Damning Commision of Enquiry report finds indications of crimes against humanity
Freedom of association, like most other fundamental freedoms, is heavily curtailed within Eritrea. There are currently no independent domestic or international NGOs permitted to operate in the country. In 2005, the government issued the Non-Governmental Organisation Administration Proclamation, which placed severe restrictions on NGOs effectively making it impossible for them to operate independently. The Eritrean government has acknowledged that the “formation of political parties has been deferred pending the enactment of relevant laws” and the ruling People’s Front for Democracy and Justice (PFDJ), led by President Isaias Afwerki, is currently the only legal political party in the country. Indefinite military conscription has been a major factor in the mass exodus of Eritreans from the country. Most recently, on 3 April 2016, armed forces opened fire in the centre of the capital, Asmara, killing an unconfirmed number of young conscripts who attempted to visit their families.
Despite protections guaranteeing freedom of peaceful assembly in the Eritrean constitution, and government claims that “freedom of association and assembly in Eritrea is respected by law and deeds”, the right to publicly and peacefully assemble is heavily restricted. Groups of more than seven individuals cannot gather without prior approval, and the constitution includes limitations on the right to peaceful assembly in cases where it may be in the interests of national security, public safety or the economic well-being of the country, health or morals, for the prevention of public disorder or crime or for the protection of the rights and freedoms of others. Even those participating in demonstrations outside of Eritrea have faced risks. The UN Commission of Inquiry on Eritrea's latest report gave the example of the arrest of a mother in Eritrea after her son joined a demonstration in Addis Ababa, Ethiopia in June 2015. In June 2016, the Commission of Inquiry found that “there are reasonable grounds to believe that crimes against humanity have been committed in Eritrea since 1991,” and that Eritrean government officials are responsible for crimes of enslavement, imprisonment, enforced disappearance, torture, other inhumane acts, persecution, rape and murder.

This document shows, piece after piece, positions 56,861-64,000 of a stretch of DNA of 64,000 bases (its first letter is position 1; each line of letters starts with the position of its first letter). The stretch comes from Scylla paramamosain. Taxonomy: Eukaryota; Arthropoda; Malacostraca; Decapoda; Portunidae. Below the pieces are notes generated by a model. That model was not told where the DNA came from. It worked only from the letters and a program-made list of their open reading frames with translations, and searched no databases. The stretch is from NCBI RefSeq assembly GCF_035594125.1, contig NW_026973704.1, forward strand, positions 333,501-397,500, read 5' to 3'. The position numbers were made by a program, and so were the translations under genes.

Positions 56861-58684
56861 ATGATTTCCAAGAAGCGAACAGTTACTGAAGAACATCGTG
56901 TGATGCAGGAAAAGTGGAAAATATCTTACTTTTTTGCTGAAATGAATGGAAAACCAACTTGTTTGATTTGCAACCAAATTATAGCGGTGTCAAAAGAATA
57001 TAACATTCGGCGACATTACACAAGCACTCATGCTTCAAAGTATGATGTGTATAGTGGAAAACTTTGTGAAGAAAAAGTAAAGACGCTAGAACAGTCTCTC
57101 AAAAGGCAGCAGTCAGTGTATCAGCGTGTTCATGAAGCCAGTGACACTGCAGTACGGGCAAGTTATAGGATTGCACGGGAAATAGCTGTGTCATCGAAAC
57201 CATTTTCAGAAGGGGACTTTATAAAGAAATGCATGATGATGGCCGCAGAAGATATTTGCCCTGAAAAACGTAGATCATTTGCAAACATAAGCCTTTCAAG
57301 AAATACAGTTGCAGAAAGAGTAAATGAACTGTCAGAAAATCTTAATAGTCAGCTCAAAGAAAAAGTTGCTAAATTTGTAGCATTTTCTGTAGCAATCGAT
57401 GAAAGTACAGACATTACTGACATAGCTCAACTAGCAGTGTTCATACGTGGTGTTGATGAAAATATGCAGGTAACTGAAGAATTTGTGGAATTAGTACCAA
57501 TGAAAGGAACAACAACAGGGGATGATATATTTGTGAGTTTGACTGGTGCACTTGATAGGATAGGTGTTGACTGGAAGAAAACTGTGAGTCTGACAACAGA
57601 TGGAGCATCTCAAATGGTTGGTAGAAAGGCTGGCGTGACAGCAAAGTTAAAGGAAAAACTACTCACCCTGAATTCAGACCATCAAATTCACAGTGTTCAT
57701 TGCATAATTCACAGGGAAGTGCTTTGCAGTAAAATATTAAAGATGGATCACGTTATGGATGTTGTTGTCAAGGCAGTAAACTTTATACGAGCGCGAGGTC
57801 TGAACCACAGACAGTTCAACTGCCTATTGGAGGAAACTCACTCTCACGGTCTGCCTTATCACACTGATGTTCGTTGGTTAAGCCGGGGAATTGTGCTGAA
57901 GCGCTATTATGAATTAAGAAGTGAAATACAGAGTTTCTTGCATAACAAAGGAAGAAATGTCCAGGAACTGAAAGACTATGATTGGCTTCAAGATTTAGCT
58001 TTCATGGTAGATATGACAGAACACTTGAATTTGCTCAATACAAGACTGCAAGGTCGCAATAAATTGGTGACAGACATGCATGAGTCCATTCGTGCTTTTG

Since the shutdown of eight newspapers and the arrest of 18 journalists in 2001, no independent media houses have been able to operate in Eritrea. The only remaining media outlets are state-owned, and the country is regarded as the most censored nation in the world by many human rights and free speech groups. Since 2010, at least 32 Eritrean journalists have gone into exile and at least eight of those arrested in 2001 have died in detention. An estimated 15 journalists remain detained incommunicado since 2001 without access to legal representation. The Eritrean Government has also attempted to limit freedom of expression outside of the country through intimidation and harassment of those speaking out against the regime. For example, a Dutch representative of the Eritrean regime sued three staff members of De Volkskrant, a leading Dutch newspaper, for libel after the paper published an article critical of the regime’s activities among the diaspora in January 2016. In May 2016, a verdict was issued rejecting the libel claims.